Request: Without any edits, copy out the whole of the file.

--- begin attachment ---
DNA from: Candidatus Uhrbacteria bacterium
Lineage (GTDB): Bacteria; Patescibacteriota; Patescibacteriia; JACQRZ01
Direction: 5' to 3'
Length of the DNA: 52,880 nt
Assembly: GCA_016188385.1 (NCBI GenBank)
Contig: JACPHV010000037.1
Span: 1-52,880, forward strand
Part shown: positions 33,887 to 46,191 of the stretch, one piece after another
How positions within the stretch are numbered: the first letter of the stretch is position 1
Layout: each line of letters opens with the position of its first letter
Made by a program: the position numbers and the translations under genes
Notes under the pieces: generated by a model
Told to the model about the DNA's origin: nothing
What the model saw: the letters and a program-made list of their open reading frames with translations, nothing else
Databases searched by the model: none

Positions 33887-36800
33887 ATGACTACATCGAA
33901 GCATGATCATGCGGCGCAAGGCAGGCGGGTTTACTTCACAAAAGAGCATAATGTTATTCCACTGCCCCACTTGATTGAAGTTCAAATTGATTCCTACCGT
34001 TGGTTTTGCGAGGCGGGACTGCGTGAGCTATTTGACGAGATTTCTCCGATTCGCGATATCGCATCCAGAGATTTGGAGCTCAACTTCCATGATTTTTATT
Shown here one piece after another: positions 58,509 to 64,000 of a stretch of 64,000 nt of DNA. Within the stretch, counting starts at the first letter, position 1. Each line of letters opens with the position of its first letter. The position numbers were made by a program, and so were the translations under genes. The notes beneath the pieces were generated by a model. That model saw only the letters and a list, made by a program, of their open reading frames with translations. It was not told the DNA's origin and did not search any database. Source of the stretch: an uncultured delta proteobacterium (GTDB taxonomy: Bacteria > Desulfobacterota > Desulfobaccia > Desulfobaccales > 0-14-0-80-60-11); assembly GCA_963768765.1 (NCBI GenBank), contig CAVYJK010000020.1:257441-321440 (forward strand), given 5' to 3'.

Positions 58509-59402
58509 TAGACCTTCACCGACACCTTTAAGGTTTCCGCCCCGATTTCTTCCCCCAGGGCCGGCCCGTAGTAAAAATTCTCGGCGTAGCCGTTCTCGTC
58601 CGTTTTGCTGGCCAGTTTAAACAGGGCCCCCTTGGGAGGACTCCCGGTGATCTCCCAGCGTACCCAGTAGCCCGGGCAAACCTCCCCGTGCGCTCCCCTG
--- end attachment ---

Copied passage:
DNA from: Candidatus Uhrbacteria bacterium
Lineage (GTDB): Bacteria; Patescibacteriota; Patescibacteriia; JACQRZ01
Direction: 5' to 3'
Length of the DNA: 52,880 nt
Assembly: GCA_016188385.1 (NCBI GenBank)
Contig: JACPHV010000037.1
Span: 1-52,880, forward strand
Part shown: positions 33,887 to 46,191 of the stretch, one piece after another
How positions within the stretch are numbered: the first letter of the stretch is position 1
Layout: each line of letters opens with the position of its first letter
Made by a program: the position numbers and the translations under genes
Notes under the pieces: generated by a model
Told to the model about the DNA's origin: nothing
What the model saw: the letters and a program-made list of their open reading frames with translations, nothing else
Databases searched by the model: none

Positions 33887-36800
33887 ATGACTACATCGAA
33901 GCATGATCATGCGGCGCAAGGCAGGCGGGTTTACTTCACAAAAGAGCATAATGTTATTCCACTGCCCCACTTGATTGAAGTTCAAATTGATTCCTACCGT
34001 TGGTTTTGCGAGGCGGGACTGCGTGAGCTATTTGACGAGATTTCTCCGATTCGCGATATCGCATCCAGAGATTTGGAGCTCAACTTCCATGATTTTTATT
Shown here one piece after another: positions 58,509 to 64,000 of a stretch of 64,000 nt of DNA. Within the stretch, counting starts at the first letter, position 1. Each line of letters opens with the position of its first letter. The position numbers were made by a program, and so were the translations under genes. The notes beneath the pieces were generated by a model. That model saw only the letters and a list, made by a program, of their open reading frames with translations. It was not told the DNA's origin and did not search any database. Source of the stretch: an uncultured delta proteobacterium (GTDB taxonomy: Bacteria > Desulfobacterota > Desulfobaccia > Desulfobaccales > 0-14-0-80-60-11); assembly GCA_963768765.1 (NCBI GenBank), contig CAVYJK010000020.1:257441-321440 (forward strand), given 5' to 3'.

Positions 58509-59402
58509 TAGACCTTCACCGACACCTTTAAGGTTTCCGCCCCGATTTCTTCCCCCAGGGCCGGCCCGTAGTAAAAATTCTCGGCGTAGCCGTTCTCGTC
58601 CGTTTTGCTGGCCAGTTTAAACAGGGCCCCCTTGGGAGGACTCCCGGTGATCTCCCAGCGTACCCAGTAGCCCGGGCAAACCTCCCCGTGCGCTCCCCTG